Public places go smoke free
By Kenneth Fine
Published in News on January 3, 2010 1:50 AM
Johnny Williams took one last drag off a non-filtered cigarette before making his way to the Wilber's Barbecue front door late Wednesday morning.
"It's not so bad, but it's going to take some getting use to," the 65-year-old said, reaching down to put out his Camel. "It's more of an inconvenience than anything."
But the law he was preparing for -- one he knew would render all restaurants and bars smoke-free as of Saturday -- still doesn't sit well with the 40 year smoker.
After all, he picked up the habit while defending such freedoms, he said.
"Having a smoke was something you did to keep your mind off where you were, what you were seeing," he said. "So for those of us who served our country (in Vietnam), telling us what to do is a hard one to swallow."
But other Wayne County residents said they are looking forward to life without smoking sections in local eateries.
And Karen Holloman said the "freedom argument" is flawed.
"I hear all these people talking about freedom, like smoking in a public place is some kind of inherent right," the mother of four said. "What about my kids' rights to not be around secondhand smoke? Should we create an unhealthy environment for them for the sake of people who could just as easily step outside as light up at their table?"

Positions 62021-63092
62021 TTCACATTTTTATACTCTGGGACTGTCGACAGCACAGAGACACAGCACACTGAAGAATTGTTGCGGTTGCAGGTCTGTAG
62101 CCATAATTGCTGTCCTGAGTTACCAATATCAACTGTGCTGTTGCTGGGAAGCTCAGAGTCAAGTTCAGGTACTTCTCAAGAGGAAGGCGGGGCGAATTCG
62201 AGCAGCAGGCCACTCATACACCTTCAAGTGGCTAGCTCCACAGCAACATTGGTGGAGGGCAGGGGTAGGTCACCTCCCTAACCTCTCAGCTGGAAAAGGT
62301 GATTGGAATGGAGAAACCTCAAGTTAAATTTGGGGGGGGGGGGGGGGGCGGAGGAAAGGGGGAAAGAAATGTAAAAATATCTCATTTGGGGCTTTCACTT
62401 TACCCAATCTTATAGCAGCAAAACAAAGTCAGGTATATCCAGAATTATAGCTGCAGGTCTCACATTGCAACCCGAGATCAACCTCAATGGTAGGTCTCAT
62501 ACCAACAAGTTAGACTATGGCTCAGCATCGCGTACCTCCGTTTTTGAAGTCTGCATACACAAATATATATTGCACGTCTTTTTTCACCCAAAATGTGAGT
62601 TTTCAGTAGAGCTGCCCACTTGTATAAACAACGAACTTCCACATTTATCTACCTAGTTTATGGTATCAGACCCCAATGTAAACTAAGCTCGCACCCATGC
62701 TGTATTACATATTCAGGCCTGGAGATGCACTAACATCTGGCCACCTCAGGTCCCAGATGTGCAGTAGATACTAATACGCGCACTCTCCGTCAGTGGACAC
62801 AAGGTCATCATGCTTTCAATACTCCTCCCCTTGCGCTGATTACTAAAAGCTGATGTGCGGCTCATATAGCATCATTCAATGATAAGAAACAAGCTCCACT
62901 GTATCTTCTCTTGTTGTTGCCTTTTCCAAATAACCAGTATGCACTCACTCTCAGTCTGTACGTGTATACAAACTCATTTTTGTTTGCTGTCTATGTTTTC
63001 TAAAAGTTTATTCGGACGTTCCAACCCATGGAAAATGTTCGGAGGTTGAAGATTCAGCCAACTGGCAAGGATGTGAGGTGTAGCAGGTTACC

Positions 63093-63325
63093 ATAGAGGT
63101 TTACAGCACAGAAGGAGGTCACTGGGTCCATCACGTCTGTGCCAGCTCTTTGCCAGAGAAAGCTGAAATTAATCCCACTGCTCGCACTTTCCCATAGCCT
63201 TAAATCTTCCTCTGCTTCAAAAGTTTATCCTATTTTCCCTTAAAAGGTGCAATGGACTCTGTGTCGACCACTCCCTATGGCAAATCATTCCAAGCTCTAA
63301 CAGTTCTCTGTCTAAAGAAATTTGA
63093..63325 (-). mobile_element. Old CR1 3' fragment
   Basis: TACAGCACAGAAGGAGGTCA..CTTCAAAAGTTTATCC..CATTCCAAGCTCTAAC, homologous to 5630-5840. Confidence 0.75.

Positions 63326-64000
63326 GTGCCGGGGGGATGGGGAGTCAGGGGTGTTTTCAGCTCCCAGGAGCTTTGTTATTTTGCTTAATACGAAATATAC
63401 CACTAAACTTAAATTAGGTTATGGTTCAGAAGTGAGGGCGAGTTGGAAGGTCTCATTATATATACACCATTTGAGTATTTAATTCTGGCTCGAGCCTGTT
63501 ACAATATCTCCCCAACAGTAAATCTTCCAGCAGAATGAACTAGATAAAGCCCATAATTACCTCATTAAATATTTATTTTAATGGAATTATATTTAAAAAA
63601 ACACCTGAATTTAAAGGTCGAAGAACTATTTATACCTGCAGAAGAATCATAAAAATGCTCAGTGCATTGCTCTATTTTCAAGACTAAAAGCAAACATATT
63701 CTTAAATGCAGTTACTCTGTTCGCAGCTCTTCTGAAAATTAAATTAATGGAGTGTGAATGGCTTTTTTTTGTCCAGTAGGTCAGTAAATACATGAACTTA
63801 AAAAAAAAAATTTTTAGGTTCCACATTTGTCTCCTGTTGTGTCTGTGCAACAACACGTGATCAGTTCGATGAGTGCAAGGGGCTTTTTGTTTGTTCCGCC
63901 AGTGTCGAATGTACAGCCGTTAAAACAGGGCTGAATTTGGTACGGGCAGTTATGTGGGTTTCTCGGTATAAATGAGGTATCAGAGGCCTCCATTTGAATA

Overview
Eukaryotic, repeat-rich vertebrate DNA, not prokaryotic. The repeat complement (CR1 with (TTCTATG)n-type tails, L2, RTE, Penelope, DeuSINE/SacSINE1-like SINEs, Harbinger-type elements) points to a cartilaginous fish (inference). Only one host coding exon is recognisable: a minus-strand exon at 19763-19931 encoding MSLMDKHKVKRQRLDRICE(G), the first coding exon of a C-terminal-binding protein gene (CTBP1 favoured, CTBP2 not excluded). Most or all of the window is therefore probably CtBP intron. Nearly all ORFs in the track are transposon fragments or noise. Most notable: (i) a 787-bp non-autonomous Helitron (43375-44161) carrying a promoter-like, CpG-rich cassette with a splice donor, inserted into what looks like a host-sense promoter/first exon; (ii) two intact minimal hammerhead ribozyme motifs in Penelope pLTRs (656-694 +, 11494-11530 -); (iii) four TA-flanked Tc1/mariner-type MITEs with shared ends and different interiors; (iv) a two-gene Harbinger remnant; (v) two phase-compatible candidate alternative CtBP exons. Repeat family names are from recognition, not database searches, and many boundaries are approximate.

The new law requires affected businesses -- restaurants and bars and other venues that serve food, including recreational facilities, convenience stores, hotel common areas and more -- to post no-smoking signs, remove ashtrays and ask smokers to step outside to smoke. Businesses that do not comply will be hit with fines of up to $200 per day.
At least one county resident, though, thinks $200 is a small price to pay.
Adam Little, who said he hangs out in the bar at Chili's and other restaurants, argues that the law will hurt business at the places he used to fancy.
"I know plenty of people who come to the bar to watch a football game or basketball game who won't show up anymore," he said. "They can make their own food and drinks at home for cheaper, but being able to kick back and light a cigarette with your friends was a draw.
"Now they'll just do it at home. I guarantee it," he added. "Why would I waste my time coming to the bar for the game when I have to get up every 15 minutes to go outside in the cold?"
Enforcement of the law will be complaint-driven -- the Health Department will investigate businesses based on those complaints.
To report a business in violation, call the Health Department or visit www.smokefree.nc.gov